The Microscope is your recurring look at the NBA's small-scale developments—the rotational curiosities, skill showcases, coaching decisions, notable performances and changes in approach that make the league go 'round.
Filling roles, making shots, bucking criticism
The Miami Heat's supporting cast is said to be lacking and limited, and on some nights the on-court product corroborates; there have certainly been occasions when Miami's role players altogether failed to cobble together the necessary production, and in terms of the most traditional means of bench assessment, Miami definitely comes up short.
The Heat are lacking in all of the usual reserve archetypes; they have no high-scoring sixth man, no athletic big to change the dynamic of the game, no spark plug point guard to infuse the team with energy, and even a lack of applicable veteran wisdom in their ranks. They merely have a group of reasonably capable players, providing an comparably dull border for the team's brilliant centerpieces.
But that superficially underwhelming supporting cast came up huge in Game 2, even while compensating for the absence of Chris Bosh. Mario Chalmers was well upstaged by a spectacular Rajon Rondo, but was fantastic in his own right as both an accurate spot-up shooter and a steady ball-handler. Shane Battier again shifted seamlessly between various positions, and did a particularly good job of making the extra pass on the offensive end. Udonis Haslem notched a double-double in under 30 minutes of action, and was responsible for some of the Heat's most timely baskets.
They succeeded without stepping out of themselves; Miami's role players played comfortably within their assigned functions, and collectively they gave LeBron James and Dwyane Wade perfectly sufficient support in a tightly contested game. This group gets roasted on nights when their shots aren't falling or the defense mitigates their impact, but the Heat -- as an entire team -- did a terrific job on Wednesday night, and the credit for that goes well beyond the two most notable performers.
Doc Rivers and Rajon Rondo, patron saints of the lob
The NBA has seen many players specifically skilled in setting up their teammates for alley-oops (Andre Miller might be one of the greatest of all time in that regard), and many coaches willing to draw up plays using the lob as a weapon. But Rajon Rondo is a particularly effective practitioner of this kind of lofty, soaring pass, and Doc Rivers is perhaps the best around at engineering sets to create the opportunities that allow them.
Kevin Garnett isn't anything resembling an elite finisher at his advanced age, but during his time as a Celtic, the potential for the Rondo-to-KG oop provided a brilliant counter for Ray Allen's sprawling routes and Paul Pierce's more immediate threat. Often we'd see Garnett set screens for one player or another before working around a pick or two set for his behalf, and before the defense untangles the danger from the decoys, the ball is sailing overhead and Garnett is set for an uncontested look above the rim.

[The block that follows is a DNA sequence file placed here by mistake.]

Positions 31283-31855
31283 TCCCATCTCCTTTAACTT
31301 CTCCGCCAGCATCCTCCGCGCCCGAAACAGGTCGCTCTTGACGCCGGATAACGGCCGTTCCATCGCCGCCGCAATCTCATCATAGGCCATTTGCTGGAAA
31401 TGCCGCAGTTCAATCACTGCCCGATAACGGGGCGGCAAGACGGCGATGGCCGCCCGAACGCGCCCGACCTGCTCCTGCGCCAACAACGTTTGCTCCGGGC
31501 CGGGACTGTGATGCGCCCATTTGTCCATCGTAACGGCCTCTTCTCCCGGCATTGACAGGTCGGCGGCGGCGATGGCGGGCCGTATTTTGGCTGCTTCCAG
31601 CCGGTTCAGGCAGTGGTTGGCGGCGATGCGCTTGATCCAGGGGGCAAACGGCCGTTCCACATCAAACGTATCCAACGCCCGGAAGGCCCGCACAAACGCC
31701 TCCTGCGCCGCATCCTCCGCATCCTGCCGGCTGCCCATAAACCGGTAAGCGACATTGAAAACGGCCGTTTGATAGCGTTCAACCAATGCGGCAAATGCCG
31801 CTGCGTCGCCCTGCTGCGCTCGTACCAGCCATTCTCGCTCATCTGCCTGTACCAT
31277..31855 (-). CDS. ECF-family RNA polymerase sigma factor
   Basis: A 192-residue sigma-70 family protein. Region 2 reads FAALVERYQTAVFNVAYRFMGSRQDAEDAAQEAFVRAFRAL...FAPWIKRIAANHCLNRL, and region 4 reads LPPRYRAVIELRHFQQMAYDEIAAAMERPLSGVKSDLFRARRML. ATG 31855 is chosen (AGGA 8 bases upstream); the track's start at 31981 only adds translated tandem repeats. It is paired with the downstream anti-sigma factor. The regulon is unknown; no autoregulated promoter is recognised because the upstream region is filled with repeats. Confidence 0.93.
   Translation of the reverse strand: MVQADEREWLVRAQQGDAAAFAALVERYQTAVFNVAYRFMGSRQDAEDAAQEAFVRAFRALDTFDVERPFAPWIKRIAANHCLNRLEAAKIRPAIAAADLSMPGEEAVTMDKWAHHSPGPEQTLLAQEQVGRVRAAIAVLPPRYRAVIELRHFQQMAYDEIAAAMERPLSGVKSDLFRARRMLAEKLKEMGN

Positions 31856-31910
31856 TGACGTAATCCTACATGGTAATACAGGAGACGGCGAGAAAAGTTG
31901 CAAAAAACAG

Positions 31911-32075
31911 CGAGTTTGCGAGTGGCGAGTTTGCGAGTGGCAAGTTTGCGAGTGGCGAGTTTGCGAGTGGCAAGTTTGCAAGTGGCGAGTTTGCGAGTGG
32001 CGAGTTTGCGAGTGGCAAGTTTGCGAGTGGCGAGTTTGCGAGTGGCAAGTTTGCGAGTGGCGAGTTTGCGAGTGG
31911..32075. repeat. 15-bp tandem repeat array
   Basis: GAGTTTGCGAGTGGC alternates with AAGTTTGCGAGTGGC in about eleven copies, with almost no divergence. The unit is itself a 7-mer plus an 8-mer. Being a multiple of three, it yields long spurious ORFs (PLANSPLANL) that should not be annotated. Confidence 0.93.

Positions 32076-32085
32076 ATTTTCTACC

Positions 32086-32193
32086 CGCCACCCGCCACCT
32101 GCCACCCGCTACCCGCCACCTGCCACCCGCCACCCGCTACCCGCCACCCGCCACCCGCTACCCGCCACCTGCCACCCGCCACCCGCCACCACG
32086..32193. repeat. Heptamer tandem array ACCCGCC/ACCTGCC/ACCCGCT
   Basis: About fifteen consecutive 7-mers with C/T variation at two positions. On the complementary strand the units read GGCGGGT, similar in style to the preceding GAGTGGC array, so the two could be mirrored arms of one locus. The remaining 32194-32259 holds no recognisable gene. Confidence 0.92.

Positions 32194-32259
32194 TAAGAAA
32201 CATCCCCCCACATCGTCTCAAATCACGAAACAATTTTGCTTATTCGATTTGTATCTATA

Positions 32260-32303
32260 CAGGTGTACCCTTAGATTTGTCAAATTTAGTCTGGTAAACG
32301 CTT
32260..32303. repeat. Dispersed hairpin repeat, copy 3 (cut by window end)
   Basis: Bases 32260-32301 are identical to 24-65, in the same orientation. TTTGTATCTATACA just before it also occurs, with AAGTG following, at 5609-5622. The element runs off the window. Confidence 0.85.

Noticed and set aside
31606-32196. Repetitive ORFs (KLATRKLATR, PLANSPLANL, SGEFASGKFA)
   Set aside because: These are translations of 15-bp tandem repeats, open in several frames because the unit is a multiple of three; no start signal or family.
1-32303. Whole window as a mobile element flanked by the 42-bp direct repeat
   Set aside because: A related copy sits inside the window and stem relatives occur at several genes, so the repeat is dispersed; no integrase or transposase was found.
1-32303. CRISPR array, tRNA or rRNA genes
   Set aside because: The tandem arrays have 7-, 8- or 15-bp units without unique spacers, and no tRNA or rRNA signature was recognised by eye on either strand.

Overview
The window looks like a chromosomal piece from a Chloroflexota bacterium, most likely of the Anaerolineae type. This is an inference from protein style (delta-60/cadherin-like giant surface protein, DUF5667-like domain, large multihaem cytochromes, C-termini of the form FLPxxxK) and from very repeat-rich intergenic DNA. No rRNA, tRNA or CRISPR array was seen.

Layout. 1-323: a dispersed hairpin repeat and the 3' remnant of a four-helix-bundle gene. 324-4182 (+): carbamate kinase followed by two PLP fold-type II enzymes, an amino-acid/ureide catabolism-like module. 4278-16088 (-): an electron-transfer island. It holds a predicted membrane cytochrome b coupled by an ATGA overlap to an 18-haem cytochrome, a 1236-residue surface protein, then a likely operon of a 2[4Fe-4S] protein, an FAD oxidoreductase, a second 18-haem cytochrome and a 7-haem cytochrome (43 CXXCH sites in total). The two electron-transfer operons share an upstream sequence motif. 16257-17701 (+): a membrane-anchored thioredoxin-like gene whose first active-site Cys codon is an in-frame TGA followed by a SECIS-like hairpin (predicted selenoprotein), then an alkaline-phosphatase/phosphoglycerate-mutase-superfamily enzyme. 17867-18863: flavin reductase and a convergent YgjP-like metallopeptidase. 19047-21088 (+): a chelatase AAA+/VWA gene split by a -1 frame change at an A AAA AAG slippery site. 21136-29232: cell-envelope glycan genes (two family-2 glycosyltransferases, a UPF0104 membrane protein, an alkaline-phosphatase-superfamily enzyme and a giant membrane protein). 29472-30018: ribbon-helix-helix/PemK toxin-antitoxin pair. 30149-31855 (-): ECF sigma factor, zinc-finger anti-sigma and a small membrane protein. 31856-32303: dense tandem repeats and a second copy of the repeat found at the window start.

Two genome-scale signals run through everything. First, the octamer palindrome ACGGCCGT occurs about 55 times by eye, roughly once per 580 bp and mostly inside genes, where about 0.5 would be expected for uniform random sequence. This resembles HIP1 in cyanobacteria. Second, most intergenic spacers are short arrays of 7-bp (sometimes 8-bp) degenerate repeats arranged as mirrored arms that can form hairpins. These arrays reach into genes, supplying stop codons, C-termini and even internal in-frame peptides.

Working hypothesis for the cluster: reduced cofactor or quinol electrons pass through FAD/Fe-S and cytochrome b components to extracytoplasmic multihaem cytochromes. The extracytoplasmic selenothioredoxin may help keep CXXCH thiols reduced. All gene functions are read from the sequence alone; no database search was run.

What the Rivers-Rondo combination might someday be able to concoct with a springier finisher is an intriguing though, albeit not one alluring enough to overlook how successful Garnett has been in that capacity. There's a tremendous chemistry between Rondo and Garnett on these plays, but both have been empowered by the script Rivers has so carefully written.
Miami, using LeBron James more and more as a screener
Just a little nugget worth keeping in mind as the Heat trudge onward in this series: Miami is using LeBron James more and more as a high screener, and the potency of the Wade-James pick-and-roll pairing in particular is absolutely intoxicating.
It's unlikely that James could roll into the paint and actually have enough space to catch and finish in such a scenario, but that's exactly the point; using James as a screener draws a lot of attention (and switches) that the Heat can subsequently exploit, and when Wade is also involved in the play, it momentarily makes the Celtics extremely vulnerable to two of the league's most effective scorers at once.
If the Celtics cling too hard in their defense of James, Wade can attack the slightest opening without mercy. If they allow James to roll or float into open space, he positions himself well to advance the ball -- be it by drive or pass -- against a defense caught in rotation. It's an incredibly difficult sequence to cover when these two stars are involved, and though James handles the ball too often for this to become a staple of Miami's offense, it's clearly been a point of emphasis against the Celtics' defensive coverage.